This figure is called the “personnel allotment,” and it includes salaries paid to MLAs, justices of the peace, substitute teachers and all the other employees excluded from the number of employees mentioned earlier (5,518).
(The number of employees is not to be confused with full-time equivalent positions, of which there were 4,729.8 in the second quarter of 2017.)
Over the last decade, the amount spent on personnel has grown in relative proportion to the total budget.
The government earmarked more than $516 million for personnel in 2017-18. That’s about 36 per cent of the total $1.44-billion budget.
Ten years ago, the personnel allotment came in at just under $309 million – also about 36 per cent of the budget, which was then about $862 million.
Examined another way, the amount spent on personnel has gone up more than $207 million – or 67 per cent – in the last 10 years.
This trend is unsustainable, said the former government official.
It is especially so considering that the territory faces at least three years of large deficits, starting at $49 million in 2018-19.
Cabinet spokesperson Janine Workman told the Star Tuesday afternoon that Richard Mostyn, the minister responsible for the Public Service Commission, would not be available for an interview for this story.
Workman was asked if the government plans to continue increasing the amount it spends on government employees.
In an email, Workman responded this way:
“The Yukon government is here to provide service to the public and will ensure it has the staff necessary to meet those needs.
“We are committed to an evidence-based approach in decision-making, and, if additional positions are required, for example nurses or mental health workers, positions will be created in response to a demonstrated public need.”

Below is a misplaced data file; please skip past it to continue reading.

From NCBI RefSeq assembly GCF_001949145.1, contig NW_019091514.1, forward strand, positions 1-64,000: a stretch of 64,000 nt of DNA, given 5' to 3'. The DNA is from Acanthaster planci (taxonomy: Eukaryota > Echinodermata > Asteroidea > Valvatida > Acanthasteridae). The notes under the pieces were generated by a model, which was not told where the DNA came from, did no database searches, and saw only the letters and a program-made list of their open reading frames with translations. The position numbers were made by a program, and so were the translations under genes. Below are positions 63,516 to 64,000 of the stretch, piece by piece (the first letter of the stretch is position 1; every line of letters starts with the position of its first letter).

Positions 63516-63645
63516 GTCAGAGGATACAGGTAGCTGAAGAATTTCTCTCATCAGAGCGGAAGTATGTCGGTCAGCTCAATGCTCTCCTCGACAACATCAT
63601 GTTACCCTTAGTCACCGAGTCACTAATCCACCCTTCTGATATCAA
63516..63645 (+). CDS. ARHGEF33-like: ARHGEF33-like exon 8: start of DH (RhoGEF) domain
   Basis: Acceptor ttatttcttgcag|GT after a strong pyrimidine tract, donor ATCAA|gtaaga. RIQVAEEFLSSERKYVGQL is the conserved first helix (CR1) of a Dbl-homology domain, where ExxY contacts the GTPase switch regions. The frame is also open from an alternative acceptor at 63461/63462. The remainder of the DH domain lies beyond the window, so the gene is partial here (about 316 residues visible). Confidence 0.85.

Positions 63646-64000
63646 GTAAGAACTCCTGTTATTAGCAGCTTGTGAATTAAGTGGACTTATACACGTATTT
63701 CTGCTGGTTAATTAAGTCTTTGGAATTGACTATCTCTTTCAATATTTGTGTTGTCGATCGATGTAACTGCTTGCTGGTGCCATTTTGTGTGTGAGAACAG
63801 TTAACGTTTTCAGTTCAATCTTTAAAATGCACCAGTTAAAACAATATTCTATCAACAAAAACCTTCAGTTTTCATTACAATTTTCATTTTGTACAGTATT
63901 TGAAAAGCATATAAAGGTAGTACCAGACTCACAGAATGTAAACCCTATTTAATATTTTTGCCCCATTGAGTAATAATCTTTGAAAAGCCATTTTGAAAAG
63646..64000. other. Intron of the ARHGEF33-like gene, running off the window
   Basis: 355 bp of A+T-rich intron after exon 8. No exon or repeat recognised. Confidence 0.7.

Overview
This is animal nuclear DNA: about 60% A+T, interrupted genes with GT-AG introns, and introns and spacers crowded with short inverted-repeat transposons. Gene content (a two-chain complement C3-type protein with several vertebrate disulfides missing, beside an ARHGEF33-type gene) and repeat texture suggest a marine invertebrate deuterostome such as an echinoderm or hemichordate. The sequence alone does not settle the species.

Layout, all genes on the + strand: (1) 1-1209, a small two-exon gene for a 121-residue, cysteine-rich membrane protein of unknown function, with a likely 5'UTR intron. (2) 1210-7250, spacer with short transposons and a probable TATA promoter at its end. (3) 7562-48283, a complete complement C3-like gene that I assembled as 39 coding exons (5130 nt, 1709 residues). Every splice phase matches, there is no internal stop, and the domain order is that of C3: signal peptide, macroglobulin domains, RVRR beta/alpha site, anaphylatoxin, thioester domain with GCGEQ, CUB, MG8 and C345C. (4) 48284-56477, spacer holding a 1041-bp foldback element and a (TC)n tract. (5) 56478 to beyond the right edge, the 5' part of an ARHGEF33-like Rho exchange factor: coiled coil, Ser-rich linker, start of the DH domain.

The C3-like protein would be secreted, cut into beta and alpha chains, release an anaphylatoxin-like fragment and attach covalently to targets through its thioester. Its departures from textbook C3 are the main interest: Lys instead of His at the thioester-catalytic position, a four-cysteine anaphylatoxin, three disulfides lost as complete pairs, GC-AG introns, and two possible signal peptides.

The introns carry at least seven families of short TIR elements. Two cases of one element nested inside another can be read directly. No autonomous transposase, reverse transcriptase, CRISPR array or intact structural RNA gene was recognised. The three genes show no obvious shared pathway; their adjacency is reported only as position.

The Yukon Party, which was in power for 14 years before the November 2016 election, maintains government growth has been responsive and reasonable.
“We understand very well the challenges in assessing the various needs and requests made by departments, the general public and others,” Brad Cathers, the Yukon Party finance critic, said in an interview Tuesday.
“We did feel that the size of government, the size of the public service, when we left office, was generally in keeping with the current needs of the territory.”
Cathers doesn’t think it’s a big deal that government job numbers aren’t published in the annual budget, as long as they remain publicly available.
Anticipating budget deficits, the premier has rallied a panel of local and Outside experts to assess the books and present options to remedy the situation.
Everything is on the table, Premier Sandy Silver has said, except for cuts to the public service.
Indeed, such propositions have spelled disaster for politicians in the past.
When the Ontario Progressive Conservatives were defeated in the 2014 provincial election by the incumbent Liberals, many observers attributed the loss to then-PC leader Tim Hudak’s pledge to cut 100,000 public sector jobs.
To some extent, those weary senior bureaucrats got their way.
After the government stopped reporting the number of full-time equivalent positions in the budget, the size of the public service diminished in political importance.
Today, the territory’s big government is largely taken for granted.
“The reason this happened,” the former government official said about the ballooning of government, “is because it happened outside the public viewing, because there’s no disclosure any more.